Critical Thinking/Engagement Assignment #1 You must attempt all questions. Part
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Critical Thinking/Engagement Assignment #1
You must attempt all questions.
Part 1. (25 points)
Go the following website: http://www.pbs.org/race/002_SortingPeople/002_00-home.htm
Were your results surprising? Why or why not?
How do your results impact the way you understand race?
Do you think there is a specific or narrow expectation for how people of a race are assumed to look? What happens when a person who identifies with a group strays from this visual representation?
What experiences do you infer the people being sorted have encountered as a result of false assumptions regarding race?
Did this activity influence you to affirm or reject the notion of race? Why or why not?
What does this tell you about the rigid constraints people are assumed to fit in racially?
Do you think others could benefit from this activity? Why or why not?
Part 2. (10 points)
Go to the following website:http://www.census.gov/topics/population/race/about.html
Identify the major racial groups and their composition according to the United States population in Census 2010. How do you understand the term “Hispanic”. How does this compare with “African American/Black/Negro” as a racial construct?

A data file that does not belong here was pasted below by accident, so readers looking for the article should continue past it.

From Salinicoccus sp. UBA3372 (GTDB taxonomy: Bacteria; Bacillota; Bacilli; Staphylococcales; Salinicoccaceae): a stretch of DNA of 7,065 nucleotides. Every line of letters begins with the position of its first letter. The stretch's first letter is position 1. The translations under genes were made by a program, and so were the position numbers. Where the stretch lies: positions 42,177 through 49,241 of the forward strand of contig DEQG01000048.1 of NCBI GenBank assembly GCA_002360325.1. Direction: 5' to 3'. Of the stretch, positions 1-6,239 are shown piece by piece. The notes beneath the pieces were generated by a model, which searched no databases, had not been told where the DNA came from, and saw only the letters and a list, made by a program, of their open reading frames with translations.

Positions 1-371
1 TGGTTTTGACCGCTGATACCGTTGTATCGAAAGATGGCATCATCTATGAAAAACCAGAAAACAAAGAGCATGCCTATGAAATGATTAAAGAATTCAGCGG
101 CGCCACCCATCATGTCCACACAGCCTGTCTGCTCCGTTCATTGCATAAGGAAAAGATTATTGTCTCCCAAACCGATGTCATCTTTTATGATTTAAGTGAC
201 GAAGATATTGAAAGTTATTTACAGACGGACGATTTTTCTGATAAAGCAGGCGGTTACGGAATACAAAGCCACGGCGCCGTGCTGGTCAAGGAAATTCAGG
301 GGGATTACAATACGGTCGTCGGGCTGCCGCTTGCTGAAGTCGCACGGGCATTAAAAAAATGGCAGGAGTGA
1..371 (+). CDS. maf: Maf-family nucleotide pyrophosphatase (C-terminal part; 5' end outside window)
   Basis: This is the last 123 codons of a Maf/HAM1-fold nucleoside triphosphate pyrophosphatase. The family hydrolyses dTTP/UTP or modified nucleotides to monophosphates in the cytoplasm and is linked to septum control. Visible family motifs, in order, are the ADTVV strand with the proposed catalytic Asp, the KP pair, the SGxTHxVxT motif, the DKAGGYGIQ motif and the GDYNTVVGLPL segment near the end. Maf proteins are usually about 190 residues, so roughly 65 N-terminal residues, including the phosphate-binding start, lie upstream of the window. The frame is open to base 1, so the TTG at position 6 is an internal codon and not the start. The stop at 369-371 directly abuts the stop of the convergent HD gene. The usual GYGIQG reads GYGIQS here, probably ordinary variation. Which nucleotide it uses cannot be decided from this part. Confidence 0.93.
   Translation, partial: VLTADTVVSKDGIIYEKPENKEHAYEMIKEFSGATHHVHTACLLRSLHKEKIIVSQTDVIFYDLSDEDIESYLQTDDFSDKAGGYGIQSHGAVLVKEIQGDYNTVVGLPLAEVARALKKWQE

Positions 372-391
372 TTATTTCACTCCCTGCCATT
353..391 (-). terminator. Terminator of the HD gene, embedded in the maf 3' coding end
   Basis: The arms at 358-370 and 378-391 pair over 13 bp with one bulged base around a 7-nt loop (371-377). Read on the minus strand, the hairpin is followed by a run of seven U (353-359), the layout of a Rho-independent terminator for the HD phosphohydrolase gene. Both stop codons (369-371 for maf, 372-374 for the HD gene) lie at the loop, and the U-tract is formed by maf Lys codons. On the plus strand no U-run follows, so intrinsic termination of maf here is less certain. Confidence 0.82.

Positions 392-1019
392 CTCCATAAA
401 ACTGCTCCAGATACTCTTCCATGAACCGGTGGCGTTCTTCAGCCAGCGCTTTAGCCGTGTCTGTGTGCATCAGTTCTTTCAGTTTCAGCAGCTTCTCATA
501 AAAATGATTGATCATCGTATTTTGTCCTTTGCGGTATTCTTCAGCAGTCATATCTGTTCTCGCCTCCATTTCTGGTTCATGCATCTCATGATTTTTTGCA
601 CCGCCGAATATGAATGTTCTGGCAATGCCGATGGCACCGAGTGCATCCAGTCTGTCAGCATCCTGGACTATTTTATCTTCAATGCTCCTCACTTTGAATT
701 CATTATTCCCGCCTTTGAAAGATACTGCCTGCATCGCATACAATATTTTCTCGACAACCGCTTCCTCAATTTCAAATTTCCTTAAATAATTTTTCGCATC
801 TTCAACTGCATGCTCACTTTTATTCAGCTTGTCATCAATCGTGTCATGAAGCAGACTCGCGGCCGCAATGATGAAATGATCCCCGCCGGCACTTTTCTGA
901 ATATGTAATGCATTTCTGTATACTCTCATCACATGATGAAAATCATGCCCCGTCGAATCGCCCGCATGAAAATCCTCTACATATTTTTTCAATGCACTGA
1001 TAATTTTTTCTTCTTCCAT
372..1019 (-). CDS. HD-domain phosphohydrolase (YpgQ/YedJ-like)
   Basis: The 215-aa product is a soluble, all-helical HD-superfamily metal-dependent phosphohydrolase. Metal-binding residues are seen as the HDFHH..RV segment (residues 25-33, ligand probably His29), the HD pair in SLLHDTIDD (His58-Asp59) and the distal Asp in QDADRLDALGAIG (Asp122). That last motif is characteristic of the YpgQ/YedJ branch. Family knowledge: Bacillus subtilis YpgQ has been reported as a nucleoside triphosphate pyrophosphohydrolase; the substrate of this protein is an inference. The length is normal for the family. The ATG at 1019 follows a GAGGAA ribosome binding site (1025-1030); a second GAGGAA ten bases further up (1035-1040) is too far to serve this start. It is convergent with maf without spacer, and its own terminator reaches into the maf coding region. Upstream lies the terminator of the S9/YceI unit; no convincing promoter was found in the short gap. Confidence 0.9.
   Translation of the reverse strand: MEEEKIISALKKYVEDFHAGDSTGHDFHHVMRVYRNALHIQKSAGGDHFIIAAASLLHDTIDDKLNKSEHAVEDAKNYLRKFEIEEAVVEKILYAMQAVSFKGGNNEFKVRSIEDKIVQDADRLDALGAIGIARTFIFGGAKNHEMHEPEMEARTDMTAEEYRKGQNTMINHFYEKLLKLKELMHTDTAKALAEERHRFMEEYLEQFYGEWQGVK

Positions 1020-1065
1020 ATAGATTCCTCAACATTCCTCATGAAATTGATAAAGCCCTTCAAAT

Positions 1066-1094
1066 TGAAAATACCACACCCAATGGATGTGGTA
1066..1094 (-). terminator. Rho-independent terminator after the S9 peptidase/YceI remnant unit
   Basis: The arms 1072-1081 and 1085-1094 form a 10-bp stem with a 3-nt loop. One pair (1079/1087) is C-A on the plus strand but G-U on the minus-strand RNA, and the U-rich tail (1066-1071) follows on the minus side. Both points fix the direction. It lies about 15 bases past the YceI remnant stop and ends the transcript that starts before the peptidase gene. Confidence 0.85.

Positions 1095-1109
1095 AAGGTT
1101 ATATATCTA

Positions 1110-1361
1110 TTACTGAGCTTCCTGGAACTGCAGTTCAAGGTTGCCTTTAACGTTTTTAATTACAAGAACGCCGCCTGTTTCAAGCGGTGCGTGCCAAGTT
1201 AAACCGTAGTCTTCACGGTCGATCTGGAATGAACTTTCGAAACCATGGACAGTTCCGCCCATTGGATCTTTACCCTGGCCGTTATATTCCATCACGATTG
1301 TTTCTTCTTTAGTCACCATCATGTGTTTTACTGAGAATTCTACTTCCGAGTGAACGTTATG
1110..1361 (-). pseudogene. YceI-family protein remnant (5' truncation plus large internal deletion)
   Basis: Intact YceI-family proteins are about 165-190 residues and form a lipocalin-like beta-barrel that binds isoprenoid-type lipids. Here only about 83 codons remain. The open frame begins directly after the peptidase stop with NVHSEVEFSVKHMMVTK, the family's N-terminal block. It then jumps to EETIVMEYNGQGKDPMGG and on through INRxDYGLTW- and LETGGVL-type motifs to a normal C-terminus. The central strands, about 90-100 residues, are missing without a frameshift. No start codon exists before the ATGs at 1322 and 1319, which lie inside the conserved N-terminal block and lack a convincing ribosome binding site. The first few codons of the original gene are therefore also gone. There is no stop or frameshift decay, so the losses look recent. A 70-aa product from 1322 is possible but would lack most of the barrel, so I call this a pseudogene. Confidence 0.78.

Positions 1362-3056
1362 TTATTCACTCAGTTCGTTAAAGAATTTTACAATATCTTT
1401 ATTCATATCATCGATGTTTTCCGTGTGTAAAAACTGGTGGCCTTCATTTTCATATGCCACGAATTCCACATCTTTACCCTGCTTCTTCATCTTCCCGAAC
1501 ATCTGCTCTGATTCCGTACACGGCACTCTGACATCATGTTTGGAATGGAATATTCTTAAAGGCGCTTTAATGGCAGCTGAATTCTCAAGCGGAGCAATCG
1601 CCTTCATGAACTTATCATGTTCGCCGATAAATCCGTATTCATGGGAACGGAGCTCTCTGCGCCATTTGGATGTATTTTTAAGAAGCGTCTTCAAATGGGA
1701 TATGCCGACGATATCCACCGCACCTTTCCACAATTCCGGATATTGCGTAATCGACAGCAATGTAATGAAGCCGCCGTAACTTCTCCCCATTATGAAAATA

Part 3. (15 points)
Go to https://www.census.gov/prod/cen2010/briefs/c2010br-02.pdfOpen this document with ReadSpeaker docReader. According to the 2010 census 308.7 million people resided in the United States on April 1, 2010, an increase of 27.3 million people, or 9.7 percent, between 2000 and 2010.
The vast majority of the growth in the population came from increases from which groups/populations?
Identify which population is numerically and proportionally the largest major race and ethnic group in the United States, and which population is also growing at the slowest rate.
Speculate on what changes you think will occur in census racial categories over the next fifty years, keeping in mind that census categories always reflect the prevailing notions of race and result from an intensely political process.